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Discovering biblical women in early modern literary culture, 1550–1700
Victoria Brownlee and Laura Gallagher

). Thus, Mary’s virginity might be reminiscent of England’s Virgin Queen Elizabeth; praise of her might, as Thomas Rist’s essay ( Chapter 10 ) discusses, slide into admiration of Henrietta Maria, and consideration of her could, as Laura Gallagher’s essay ( Chapter 11 ) suggests, provide a tool for meditation and affective piety. These alternative determinations of Mary’s relevance are bound up with

in Biblical women in early modern literary culture 1550–1700
Damian Walford Davies

also skipped in the Hanoverian succession, disclosing official history too as a forgery. It opened up new lines of flight, as Mary became a feminist icon, inflecting texts like Wollstonecraft’s The Wrongs of Woman; or, Maria (1798), where Maria is saved and maybe betrayed by ‘Darnford’, a version of Mary’s second husband, Lord Darnley. If in these afterlives Mary figures the trap of sensibility, the contrast between the Virgin Queen and her sexually prolific rival also unbinds desire to find other routes around the very dead-ends of feminist history, possibilities

in Counterfactual Romanticism
Andrew McRae and John West

’s death. This occurred in 1702. Childless herself, despite numerous pregnancies and a son who died aged eleven in 1700, Anne was likely even from the outset of her reign to be the last Stuart monarch. Her death in 1714 marked the end of the Stuart dynasty. Although royal power lay (with the exception of William and Mary) in the hands of one person, family was crucial to the Stuarts. One of the key attractions of James to the English, after they had lived through decades of uncertainty on the question of who would succeed the Virgin Queen, was that he brought with him

in Literature of the Stuart successions
Susan Frye

especially cautious about how they represented themselves as ruling women because they had the most to lose. Elizabeth’s rule as queen of England rested in a parliamentary bill that had defined her sister Mary I as possessing a sovereignty interchangeable with that of the male kings from whom it derived.14 Although her legal status as sovereign was established, Elizabeth knew she must approach representing her physical chastity as queen cautiously. Elizabeth’s self-representation as the virgin queen was lodged in that caution, even as she fought a life-long battle to

in Bess of Hardwick
Purification, candles, and the Inviolata as music for churching
Jane D. Hatter

candle to the priest like the other women. She therefore wound up in a physical struggle with a messenger sent by the virgin queen to retrieve the candle until it broke into two pieces. She awoke abruptly holding the broken candle from her vision, which she saved as a relic, later finding that it had healing powers. 23 The second miracle story tells how a pregnant woman who had

in Conversions
The Gothic legacy of Shakespeare’s Wars of the Roses
Elisabeth Bronfen and Beate Neumeier

, while Elizabeth I was brought to the silver screen by both Flora Robson and Bette Davis. As Hollywood returned to the royal epic genre in the 1950s and early 1960s, it brought back some of its previous stars, with Bette Davis once more impersonating the old Virgin Queen while Jean Simmons gave her face to the young Bess. The most iconic revival of queenship on the screen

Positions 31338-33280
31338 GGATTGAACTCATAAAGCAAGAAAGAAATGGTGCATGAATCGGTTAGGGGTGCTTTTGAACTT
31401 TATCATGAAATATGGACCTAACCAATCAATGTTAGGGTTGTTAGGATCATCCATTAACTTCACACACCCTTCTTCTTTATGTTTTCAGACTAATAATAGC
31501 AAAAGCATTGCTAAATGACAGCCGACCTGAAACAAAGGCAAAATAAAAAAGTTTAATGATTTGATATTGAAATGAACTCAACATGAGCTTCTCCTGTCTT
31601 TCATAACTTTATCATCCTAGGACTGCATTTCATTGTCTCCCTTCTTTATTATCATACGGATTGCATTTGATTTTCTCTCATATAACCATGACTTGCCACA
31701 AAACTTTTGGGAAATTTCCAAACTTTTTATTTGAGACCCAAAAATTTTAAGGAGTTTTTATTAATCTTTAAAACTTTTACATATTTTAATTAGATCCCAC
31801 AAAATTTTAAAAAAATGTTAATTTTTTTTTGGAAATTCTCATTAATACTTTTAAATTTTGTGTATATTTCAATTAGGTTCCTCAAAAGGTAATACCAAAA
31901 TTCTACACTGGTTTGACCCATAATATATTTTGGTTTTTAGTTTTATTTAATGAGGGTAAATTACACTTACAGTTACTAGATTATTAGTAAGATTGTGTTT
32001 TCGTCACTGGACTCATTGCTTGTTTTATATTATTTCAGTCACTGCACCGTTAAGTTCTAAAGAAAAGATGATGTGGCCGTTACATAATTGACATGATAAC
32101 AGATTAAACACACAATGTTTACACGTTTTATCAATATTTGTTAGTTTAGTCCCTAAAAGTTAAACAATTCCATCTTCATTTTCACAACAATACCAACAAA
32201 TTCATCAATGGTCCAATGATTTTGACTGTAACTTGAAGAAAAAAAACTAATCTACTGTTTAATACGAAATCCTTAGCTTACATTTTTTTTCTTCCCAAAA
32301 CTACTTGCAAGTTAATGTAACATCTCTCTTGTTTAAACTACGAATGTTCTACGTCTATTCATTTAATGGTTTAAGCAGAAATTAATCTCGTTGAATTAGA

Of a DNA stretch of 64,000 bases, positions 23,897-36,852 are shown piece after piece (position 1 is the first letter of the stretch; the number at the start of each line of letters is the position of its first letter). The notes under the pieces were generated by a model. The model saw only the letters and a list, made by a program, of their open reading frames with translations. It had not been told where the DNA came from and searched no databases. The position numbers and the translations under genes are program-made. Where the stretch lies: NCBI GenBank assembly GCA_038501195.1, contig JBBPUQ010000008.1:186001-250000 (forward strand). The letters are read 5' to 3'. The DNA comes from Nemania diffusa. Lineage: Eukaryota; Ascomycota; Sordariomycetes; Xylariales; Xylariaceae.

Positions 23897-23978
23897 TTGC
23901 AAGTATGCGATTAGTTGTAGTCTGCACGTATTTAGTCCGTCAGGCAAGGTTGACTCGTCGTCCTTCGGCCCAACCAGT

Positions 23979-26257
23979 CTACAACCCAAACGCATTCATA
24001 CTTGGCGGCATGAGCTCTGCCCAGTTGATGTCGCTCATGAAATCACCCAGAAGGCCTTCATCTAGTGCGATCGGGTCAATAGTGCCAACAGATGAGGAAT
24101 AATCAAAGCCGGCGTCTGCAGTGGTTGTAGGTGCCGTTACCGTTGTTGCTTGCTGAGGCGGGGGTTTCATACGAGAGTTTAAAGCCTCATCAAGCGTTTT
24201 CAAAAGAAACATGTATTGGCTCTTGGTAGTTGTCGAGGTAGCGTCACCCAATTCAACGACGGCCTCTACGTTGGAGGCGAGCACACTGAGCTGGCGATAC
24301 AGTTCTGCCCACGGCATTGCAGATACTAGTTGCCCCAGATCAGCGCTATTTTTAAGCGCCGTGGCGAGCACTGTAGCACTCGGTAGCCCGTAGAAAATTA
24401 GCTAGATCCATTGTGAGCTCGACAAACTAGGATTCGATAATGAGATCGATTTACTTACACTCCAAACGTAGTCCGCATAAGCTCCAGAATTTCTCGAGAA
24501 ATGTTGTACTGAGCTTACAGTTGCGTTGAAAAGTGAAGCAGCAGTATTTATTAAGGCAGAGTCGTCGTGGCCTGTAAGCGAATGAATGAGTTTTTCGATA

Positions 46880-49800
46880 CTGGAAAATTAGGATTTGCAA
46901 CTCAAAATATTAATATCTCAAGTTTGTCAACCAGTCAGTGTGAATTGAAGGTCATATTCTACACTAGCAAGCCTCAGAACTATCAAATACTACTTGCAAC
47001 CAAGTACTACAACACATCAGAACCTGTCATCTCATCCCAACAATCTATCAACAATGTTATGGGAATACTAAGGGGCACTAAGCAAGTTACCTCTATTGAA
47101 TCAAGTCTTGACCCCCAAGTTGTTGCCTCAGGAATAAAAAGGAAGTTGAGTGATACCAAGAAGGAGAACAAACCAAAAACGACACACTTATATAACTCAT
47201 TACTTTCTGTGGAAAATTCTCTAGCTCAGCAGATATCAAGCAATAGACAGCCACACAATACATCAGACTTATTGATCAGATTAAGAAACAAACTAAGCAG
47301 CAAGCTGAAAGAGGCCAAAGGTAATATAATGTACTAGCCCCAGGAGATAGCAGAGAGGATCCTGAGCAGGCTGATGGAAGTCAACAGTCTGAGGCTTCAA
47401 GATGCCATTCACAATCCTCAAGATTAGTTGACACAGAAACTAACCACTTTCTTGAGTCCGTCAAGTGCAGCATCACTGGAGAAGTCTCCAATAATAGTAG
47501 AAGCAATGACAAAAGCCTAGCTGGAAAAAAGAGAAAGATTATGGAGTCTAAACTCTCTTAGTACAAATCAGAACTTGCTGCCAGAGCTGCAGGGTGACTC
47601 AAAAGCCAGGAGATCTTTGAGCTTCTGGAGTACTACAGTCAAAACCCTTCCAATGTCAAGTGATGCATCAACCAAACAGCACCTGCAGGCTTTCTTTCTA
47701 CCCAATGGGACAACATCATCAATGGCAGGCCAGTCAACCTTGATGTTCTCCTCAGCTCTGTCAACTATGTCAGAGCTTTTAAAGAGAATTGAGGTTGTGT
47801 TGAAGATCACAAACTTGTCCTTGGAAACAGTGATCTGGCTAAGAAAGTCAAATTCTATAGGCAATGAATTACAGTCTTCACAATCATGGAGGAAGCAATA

in Gothic Renaissance
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Alexander Samson

-religious women. Mary, more than Elizabeth, can be rightly celebrated for her chastity and virginity, qualities highly prized in women in the era. A whiff of scandal surrounded Elizabeth on more than one occasion. It is clear the moniker acquired in her later years, the Virgin Queen, would have appeared risible in the 1550s. As Paulina Kewes has shown, there were many continuities between the reigns of the Tudor half-sisters,45 not least in their struggles to find an iconography of female power to legitimate their rule. The very different expectations in England and Spain of

in Mary and Philip
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Tim Thornton and Katharine Carlton

’s mistress 35 Paul E. J. Hammer, ‘Sex and the Virgin Queen: Aristocratic Concupiscence and the Court of Elizabeth I’, Sixteenth Century Journal, 31 (2000), 77–97; Rickman, Love, Lust, and License. 36 The Courts of the Archdeaconry of Buckingham 1483–1523, ed. E. M. Elvey, Buckinghamshire Record Society, 19 (1975), no. 94; noted by Ingram, Carnal Knowledge, pp. 105–6. 37 Polydore Vergil, Anglica Historia, ed. Denys Hay, Camden Society, 3rd ser., 74 (1950), p. 198; S. J. Gunn ‘The Courtiers of Henry VII’, EHR, 108 (1993), 23–49, at p. 37; C. S. L. Davies, ‘Richard III

in The gentleman’s mistress
Open Access (free)
Mandy Merck

machinations of little-known parliamentarians. 8 But the family values espoused in the Victorian canon are a world away from the themes explored in films portraying her greatest screen rival, Elizabeth I. Unencumbered by the reserved image of an English gentlewoman, the Virgin Queen enters the cinema as the diva of royal representation – magnificent, passionate, singular. Fittingly, her most notable early film

in The British monarchy on screen
Open Access (free)
Sarah Bernhardt, Queen Elizabeth and the development of motion pictures
Victoria Duckett

. Visually, the mise-en-scène is almost identical to Delaroche. Details are true, too, to recorded history: we know, for instance, that ermine was long an emblem of chastity and thus considered appropriate to the depiction of the Virgin Queen. We know that Elizabeth was painted with an ermine on her arm in 1585 (the ‘Ermine’ portrait, attributed to William Segar). We also know that during her final hours

in The British monarchy on screen